Hot summer days mean a lot of time spent outdoors relaxing and enjoying the sun, but they can also lead to dangerous health problems for your canine companion. When your four-legged friend’s body temperature rises above a healthy range, it disrupts the ability to regulate body heat, which can lead to heat exhaustion, also known as hyperthermia.
Mild symptoms of heat exhaustion in dogs like panting, drooling, and feeling warm to the touch can sometimes be managed at home. However, severe symptoms, especially when prolonged, can lead to heat stroke in dogs.
How do I know if my dog has heat exhaustion?
During the summer months, heat exhaustion and heat stroke can quickly occur. But, according to Megan Conrad, BVMS, a licensed veterinarian at Hello Ralphie, heat exhaustion is the first step before heat stroke occurs.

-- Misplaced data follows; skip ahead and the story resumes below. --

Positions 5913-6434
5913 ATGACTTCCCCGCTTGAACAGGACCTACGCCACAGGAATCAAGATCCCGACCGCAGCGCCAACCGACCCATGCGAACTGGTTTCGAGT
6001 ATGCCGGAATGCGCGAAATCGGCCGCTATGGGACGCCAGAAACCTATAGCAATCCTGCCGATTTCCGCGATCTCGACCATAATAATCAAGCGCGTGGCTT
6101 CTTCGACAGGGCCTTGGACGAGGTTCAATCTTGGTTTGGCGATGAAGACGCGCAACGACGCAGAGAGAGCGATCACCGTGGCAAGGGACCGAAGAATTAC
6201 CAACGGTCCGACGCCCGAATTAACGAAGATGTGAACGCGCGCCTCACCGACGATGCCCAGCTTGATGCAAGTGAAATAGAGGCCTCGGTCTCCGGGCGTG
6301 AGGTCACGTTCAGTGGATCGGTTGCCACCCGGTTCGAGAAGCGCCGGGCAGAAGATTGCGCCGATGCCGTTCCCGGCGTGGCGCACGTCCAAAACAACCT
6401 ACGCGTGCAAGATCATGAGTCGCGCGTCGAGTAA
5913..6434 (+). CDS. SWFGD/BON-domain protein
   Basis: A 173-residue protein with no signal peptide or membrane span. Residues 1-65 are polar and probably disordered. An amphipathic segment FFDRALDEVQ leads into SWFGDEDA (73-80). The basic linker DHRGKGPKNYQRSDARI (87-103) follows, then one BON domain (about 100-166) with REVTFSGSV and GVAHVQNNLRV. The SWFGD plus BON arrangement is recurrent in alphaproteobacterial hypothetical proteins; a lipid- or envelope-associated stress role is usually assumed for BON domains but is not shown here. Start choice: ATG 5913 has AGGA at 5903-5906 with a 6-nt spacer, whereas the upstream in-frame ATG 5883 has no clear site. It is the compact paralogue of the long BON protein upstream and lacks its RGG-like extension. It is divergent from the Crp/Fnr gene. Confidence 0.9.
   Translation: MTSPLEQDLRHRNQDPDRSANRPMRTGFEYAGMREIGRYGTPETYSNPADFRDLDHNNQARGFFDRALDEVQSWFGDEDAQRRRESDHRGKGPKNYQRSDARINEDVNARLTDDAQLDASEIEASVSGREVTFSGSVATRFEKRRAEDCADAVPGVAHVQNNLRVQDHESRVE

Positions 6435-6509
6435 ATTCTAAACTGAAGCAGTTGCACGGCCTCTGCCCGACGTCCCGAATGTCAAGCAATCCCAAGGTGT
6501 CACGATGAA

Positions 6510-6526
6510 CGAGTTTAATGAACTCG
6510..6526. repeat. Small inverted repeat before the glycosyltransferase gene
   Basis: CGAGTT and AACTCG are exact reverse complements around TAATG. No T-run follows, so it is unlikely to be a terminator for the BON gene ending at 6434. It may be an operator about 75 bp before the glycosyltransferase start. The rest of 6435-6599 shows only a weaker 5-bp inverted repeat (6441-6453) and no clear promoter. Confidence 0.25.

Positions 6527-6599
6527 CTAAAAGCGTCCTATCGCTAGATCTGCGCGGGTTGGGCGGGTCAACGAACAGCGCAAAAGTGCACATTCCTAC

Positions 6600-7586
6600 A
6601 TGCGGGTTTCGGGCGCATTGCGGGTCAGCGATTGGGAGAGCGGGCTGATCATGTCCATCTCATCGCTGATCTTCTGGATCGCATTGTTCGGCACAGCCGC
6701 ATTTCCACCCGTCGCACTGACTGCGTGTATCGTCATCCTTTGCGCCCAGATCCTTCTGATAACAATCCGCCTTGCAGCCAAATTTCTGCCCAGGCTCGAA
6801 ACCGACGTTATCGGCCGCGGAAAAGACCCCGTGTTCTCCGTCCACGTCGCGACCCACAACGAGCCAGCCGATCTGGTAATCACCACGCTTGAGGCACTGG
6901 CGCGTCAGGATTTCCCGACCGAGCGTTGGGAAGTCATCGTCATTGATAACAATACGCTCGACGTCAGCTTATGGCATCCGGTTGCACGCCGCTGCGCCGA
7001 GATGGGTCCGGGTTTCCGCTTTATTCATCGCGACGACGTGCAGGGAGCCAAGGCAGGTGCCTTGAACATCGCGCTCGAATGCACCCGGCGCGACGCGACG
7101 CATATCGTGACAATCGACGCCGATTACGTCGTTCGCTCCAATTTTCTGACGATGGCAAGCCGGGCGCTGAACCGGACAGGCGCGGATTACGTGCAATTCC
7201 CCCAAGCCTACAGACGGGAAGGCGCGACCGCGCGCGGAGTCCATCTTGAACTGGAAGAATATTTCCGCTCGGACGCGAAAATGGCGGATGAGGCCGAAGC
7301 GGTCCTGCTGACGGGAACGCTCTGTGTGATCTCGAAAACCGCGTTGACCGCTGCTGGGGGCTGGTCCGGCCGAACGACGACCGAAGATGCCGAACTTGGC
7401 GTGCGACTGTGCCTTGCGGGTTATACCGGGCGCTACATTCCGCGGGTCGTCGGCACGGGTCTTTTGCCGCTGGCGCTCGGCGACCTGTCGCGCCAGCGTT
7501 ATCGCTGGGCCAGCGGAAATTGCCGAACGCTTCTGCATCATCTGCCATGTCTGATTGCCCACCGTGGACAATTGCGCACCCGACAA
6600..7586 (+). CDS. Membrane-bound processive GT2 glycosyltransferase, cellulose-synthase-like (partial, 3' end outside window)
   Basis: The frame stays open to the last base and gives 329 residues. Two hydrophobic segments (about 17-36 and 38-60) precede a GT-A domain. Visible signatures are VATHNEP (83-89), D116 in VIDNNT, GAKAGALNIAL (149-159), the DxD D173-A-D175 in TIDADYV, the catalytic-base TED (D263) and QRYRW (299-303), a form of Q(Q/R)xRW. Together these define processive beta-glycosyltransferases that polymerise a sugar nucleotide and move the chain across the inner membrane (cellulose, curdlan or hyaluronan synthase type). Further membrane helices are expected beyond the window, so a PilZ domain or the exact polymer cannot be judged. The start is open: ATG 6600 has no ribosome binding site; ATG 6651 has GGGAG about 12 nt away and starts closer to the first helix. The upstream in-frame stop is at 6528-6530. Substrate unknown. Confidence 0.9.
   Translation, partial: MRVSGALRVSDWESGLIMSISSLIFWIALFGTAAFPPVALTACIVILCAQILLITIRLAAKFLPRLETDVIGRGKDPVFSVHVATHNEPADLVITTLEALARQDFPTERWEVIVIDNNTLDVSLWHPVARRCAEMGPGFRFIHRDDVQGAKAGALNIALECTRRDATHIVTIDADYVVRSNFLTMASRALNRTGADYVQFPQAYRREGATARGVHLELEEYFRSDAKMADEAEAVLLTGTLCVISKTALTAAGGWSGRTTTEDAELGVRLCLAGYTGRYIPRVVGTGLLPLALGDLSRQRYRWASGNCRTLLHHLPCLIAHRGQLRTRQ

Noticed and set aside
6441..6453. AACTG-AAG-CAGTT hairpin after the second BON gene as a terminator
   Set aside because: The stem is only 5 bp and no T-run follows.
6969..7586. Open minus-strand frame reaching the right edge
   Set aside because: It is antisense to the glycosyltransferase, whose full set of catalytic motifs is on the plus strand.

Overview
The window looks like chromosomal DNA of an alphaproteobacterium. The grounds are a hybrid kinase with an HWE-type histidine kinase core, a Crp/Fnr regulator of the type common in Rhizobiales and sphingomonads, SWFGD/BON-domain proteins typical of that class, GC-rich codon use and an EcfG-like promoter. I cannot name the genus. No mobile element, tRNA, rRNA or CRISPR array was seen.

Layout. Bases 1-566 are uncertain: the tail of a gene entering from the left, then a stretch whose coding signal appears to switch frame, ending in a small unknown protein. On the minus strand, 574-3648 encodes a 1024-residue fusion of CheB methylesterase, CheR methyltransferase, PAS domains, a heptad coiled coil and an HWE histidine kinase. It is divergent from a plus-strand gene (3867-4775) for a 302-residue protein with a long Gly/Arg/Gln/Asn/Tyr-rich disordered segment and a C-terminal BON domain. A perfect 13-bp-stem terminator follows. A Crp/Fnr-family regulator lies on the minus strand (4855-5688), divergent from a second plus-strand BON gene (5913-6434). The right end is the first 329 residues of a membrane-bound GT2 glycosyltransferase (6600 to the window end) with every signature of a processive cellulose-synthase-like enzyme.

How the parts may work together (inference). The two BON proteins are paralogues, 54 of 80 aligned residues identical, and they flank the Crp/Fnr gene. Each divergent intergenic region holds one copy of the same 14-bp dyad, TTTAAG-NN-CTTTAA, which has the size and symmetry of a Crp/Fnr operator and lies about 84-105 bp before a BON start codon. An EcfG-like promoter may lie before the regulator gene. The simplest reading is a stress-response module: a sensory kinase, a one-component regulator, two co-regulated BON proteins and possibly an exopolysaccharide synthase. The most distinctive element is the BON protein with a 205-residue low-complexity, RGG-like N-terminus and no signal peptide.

“Heat exhaustion occurs when the dog’s core body temperature reaches 103 degrees Fahrenheit (F), but when the core body temperature reaches 105.8 degrees Fahrenheit, heat stroke sets in, and this can be damaging to the cells within the body,” Conrad says.
This is quite a bit higher than a normal temperature in dogs, which is between 99.5 F and 102.5 F, according to UC Davis Veterinary Medicine.
Here’s where it gets complicated. Dogs do not sweat in the same way humans do. Instead, they pant to help release heat from the body and cool themselves down, letting cold air in and warm air out. Conrad says this puts dogs at an increased risk of heat exhaustion and heat stroke.
Risk factors for overheating include:
- Hot, especially highly humid, environments
- Long-haired and brachycephalic (short-nosed) breeds
- Very young or very old age